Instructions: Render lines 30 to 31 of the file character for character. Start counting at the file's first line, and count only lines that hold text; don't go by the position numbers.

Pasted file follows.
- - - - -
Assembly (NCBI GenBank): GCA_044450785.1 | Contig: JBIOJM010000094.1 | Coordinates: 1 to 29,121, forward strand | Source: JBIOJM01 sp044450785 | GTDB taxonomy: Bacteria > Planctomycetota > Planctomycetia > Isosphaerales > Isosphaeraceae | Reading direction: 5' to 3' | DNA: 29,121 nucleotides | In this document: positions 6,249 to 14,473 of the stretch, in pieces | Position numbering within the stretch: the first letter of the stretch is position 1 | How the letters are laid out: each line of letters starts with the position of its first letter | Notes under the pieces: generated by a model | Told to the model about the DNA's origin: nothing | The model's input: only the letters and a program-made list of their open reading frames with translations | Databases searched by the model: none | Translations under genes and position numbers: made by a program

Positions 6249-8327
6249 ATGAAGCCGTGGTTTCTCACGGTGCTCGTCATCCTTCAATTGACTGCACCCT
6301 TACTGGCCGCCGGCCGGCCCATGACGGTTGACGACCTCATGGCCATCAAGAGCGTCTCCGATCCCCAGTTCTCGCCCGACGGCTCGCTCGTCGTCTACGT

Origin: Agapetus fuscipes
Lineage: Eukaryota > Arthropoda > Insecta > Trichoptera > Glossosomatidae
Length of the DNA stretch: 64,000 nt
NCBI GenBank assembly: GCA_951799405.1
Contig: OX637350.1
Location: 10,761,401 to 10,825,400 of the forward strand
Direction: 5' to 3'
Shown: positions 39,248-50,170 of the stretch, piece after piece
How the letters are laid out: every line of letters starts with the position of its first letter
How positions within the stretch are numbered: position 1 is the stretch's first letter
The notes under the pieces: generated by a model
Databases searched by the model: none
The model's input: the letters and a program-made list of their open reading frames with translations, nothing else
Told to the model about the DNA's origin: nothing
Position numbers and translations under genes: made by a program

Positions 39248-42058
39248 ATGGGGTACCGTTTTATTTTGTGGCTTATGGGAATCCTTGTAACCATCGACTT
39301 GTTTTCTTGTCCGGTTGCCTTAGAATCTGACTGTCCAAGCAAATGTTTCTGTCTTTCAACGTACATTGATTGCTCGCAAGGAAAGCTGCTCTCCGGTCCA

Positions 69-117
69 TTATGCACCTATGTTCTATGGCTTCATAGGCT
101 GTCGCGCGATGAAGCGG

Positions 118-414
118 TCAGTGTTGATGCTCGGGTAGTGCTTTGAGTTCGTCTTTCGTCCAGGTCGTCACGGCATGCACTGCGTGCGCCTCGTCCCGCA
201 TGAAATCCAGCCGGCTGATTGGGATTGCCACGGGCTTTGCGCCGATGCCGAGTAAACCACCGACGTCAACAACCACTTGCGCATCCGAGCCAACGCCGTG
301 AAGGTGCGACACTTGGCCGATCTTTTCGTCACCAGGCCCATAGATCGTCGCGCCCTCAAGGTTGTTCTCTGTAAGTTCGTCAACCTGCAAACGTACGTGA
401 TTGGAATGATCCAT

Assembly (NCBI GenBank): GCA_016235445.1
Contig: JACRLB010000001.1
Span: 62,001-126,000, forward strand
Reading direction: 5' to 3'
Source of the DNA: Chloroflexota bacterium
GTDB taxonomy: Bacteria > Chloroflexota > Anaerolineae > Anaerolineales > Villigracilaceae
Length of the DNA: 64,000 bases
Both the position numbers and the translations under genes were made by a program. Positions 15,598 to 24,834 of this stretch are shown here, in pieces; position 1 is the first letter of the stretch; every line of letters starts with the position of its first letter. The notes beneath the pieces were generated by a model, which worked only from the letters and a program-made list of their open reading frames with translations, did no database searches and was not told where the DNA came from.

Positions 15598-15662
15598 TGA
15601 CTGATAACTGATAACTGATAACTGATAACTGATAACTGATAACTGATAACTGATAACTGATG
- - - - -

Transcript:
401 TTGGAATGATCCAT

Assembly (NCBI GenBank): GCA_016235445.1